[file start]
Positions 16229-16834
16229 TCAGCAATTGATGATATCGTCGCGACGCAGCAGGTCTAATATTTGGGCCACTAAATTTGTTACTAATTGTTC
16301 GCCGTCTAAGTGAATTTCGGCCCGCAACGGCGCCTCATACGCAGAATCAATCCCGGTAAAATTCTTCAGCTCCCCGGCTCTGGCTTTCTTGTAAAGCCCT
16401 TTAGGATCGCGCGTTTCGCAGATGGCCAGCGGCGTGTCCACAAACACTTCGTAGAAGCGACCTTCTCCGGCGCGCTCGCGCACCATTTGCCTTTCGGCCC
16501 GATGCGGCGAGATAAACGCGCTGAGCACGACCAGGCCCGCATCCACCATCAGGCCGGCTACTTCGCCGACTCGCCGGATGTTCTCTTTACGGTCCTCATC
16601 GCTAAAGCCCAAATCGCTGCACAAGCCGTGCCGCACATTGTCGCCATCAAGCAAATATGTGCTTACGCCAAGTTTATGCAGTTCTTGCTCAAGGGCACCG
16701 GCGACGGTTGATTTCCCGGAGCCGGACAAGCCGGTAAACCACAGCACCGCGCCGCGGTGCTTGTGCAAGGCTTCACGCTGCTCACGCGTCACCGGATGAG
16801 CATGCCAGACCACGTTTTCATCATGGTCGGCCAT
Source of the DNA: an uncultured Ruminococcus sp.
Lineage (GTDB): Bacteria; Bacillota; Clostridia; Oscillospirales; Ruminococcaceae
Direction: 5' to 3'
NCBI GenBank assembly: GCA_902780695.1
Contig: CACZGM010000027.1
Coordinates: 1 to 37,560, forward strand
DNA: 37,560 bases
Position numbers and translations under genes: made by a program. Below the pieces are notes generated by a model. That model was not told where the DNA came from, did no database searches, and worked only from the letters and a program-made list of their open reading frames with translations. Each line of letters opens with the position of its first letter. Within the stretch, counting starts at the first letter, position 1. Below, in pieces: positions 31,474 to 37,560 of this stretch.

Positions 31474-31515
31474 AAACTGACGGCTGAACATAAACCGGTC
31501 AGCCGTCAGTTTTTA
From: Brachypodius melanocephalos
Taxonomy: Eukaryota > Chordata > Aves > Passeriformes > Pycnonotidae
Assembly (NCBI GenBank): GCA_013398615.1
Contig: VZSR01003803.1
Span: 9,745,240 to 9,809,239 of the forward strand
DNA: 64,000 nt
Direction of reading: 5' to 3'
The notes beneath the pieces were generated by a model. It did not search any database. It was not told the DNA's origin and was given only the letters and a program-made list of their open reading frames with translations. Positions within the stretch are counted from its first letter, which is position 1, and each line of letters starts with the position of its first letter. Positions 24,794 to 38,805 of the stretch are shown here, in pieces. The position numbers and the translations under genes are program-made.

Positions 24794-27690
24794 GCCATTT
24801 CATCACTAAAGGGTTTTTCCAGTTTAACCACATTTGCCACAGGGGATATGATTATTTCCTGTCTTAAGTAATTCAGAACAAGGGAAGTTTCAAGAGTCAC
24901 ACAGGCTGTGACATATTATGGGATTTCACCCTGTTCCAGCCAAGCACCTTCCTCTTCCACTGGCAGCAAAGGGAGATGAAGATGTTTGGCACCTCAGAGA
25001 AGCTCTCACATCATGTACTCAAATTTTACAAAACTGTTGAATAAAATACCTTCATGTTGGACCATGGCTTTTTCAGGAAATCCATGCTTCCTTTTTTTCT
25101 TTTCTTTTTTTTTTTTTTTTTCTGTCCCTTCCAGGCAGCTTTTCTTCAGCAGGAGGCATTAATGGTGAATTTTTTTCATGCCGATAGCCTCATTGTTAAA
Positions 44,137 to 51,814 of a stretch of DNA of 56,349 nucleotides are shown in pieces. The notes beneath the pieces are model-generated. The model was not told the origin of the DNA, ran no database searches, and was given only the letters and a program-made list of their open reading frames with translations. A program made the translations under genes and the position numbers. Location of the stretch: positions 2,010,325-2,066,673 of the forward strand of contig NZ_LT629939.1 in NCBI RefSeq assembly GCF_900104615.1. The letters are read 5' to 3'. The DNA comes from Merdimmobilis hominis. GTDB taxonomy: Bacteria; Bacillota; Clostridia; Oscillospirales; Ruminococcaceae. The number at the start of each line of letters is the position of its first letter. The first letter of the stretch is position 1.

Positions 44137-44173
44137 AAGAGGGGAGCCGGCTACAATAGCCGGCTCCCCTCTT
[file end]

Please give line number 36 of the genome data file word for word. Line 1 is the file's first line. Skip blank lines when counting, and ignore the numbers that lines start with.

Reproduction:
44137 AAGAGGGGAGCCGGCTACAATAGCCGGCTCCCCTCTT